   Recorded convictions as an adult in the District or Supreme Court (and indictable
        convictions heard in the Magistrates Court) that were imposed in the past ten years;
       Other recorded convictions as an adult in the Magistrates Court that were imposed in the
        past five years.


    Some criminal history information is not able to be disclosed. This includes:
       unrecorded convictions;
       convictions recorded when a child;
       recorded convictions in the District or Supreme Courts and indictable convictions heard in
        the Magistrates Court with sentences of less than 30 months which occurred more than 10
        years ago;
       other recorded convictions in the Magistrates Court with sentences of less than 30 months
        which occurred more than 5 years ago;
       quashed convictions;
       charges; and
       current investigations.


    5.2     Child-related duties
    The disclosure of criminal history information under Chapter 5, Part 6, Division 3 (Child-related
    duties) of the Public Service Act 2008 is not subject to the Criminal Law (Rehabilitation of


Employment Screening Guideline                                                                      9
    Offenders) Act 1986.         This means that the information that can be disclosed to agencies
    includes:
       Any charge or conviction for an offence, whether or not a conviction is recorded;
       Whether the person is a respondent to, or subject to an application for a child; protection
        prohibition order or a disqualification order;
       Whether the person is subject to reporting obligations under the Child Protection (Offender
        Reporting) Act 2004.


    In addition, reports can include information from police investigations into allegations of serious
    child-related sexual offences, even if no charges were laid because the child was unwilling or
    unable to proceed.


    If the report contains information about a conviction, charge or investigative information, a chief
    executive may ask the police commissioner for a brief description of the circumstances of the
    conviction, charge or investigative information.


6 Key personnel responsibilities

    6.1     Chief executives
    Chief executives must determine whether a job involves relevant or child-related duties.
    Where a job involves relevant duties, the chief executive may decide whether criminal history
    checks of prospective employees are required to ensure they are suitable to perform the
    relevant duties.
    Where a job involves child-related duties the chief executive must ensure that:
       The agency conducts police information checking on any recommended person that is to
        be employed with the agency after 1 July 2008;
       The agency conducts police information checking of any person engaged in child-related
        duties every 2 years.
    Chief executives must also ensure that their agencies have risk management strategies in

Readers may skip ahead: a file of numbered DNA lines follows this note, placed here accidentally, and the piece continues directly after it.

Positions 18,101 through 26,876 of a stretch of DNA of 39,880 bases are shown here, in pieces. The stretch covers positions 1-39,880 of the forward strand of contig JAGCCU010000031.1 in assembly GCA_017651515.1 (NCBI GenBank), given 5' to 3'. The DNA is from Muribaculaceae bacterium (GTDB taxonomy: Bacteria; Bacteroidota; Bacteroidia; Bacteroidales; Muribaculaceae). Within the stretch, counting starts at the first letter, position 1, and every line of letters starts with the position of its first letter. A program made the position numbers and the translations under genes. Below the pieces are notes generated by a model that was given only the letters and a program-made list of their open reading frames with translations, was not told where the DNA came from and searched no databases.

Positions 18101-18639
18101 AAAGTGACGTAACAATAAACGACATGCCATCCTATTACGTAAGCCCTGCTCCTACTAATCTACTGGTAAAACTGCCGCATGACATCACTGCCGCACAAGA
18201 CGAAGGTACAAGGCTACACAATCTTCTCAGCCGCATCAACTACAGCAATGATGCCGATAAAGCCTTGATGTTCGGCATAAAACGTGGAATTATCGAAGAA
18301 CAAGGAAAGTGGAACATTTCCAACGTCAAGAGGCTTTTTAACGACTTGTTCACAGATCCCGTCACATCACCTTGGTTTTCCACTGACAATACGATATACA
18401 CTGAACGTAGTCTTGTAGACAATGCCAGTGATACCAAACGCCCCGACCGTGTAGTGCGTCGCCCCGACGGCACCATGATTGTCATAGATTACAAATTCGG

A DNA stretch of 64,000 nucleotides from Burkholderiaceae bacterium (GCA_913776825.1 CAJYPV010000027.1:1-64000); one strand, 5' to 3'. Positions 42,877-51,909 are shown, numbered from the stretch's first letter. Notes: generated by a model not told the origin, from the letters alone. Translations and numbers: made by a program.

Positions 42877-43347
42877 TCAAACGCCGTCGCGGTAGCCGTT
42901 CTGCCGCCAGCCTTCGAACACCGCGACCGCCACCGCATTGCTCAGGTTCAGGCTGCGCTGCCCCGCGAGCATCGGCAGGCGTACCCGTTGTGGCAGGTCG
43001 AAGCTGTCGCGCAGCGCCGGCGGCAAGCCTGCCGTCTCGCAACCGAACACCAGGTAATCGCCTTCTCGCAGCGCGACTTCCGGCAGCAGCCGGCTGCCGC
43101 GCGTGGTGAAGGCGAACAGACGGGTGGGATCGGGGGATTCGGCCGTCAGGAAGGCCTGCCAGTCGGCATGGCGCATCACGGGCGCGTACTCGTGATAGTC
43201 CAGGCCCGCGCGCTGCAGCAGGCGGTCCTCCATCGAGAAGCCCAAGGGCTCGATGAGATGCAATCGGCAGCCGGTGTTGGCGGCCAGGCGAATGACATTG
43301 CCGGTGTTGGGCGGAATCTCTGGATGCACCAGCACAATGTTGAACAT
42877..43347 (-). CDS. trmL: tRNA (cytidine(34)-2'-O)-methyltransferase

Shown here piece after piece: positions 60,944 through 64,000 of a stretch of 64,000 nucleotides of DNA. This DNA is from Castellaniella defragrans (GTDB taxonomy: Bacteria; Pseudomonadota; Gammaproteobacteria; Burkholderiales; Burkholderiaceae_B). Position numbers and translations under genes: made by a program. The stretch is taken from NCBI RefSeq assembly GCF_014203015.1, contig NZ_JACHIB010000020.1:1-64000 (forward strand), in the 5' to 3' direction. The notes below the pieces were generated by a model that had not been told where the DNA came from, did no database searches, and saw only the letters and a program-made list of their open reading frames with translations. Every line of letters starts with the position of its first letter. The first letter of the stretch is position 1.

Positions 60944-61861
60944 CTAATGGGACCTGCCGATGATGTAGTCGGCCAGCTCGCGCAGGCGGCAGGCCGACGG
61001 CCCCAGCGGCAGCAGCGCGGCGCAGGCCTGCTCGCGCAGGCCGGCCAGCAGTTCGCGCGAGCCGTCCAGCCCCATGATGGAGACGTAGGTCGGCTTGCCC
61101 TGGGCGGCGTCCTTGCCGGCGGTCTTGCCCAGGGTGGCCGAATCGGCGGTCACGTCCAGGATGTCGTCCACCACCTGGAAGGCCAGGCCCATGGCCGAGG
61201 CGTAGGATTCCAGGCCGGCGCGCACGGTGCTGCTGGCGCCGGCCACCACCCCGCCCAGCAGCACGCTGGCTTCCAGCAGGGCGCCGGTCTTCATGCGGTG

place for child-related or associated employment, as specified in the directive on employment
    screening.


    6.2     Agency Co-ordinators
    Agencies are encouraged to nominate a senior officer to coordinate employment screening
    within that agency.


    A coordinator can facilitate the agency’s implementation of the extensive and sometimes
    complex legislative provisions on employment screening by:
       assisting human resources staff in the conduct of employment screening;
       clarifying the agency’s responsibilities under the legislation;
       developing and implementing employment screening policies and procedures. Policies and
        procedures may be agency-specific, provided that they are consistent with the legislative
        framework for employment screening.




Employment Screening Guideline                                                                       10
    6.3     Selection panels
    The selection panel or another public service employee may not ask candidates to disclose
    anything about their criminal history or police information before or during an interview. Such
    information can only be obtained from the Queensland Police Service after receipt of a
    person’s written consent. See section 7.1 about seeking consent.


    Public service employees are under a legal obligation not to disclose information or be given
    information about someone else’s criminal history or police information except for the purpose
    of assessing the suitability of a recommended person for a particular job.


7 Process
    Once the selection panel has recommended a person for the job, the next step is to carry out
    the employment screening process.


    7.1     Seek consent
    Employment screening can only occur with the written consent of the person to be screened. If
    the person is under 18 years of age, written consent from a parent/guardian will be required.
    Agencies may seek written consent to screening at any time during the selection process but
    may only conduct screening on the recommended person.
    To ensure that unnecessary delays in recruitment are minimised, consent may be sought at
    any time during the selection process. It is suggested that consent is sought from candidates
    at the short-listing stage. If a recommended person is subsequently found to be unsuitable to
    perform relevant or child-related duties, the agency can simply proceed to screen the next
    recommended person, without having to seek and wait for that person’s consent to screening.
    Agencies must seek written consent to police information checking from current employees
    engaged in child-related duties at least every two (2) years. Written consent to police
    information checking must also be sought from a person who ceased being an exempt person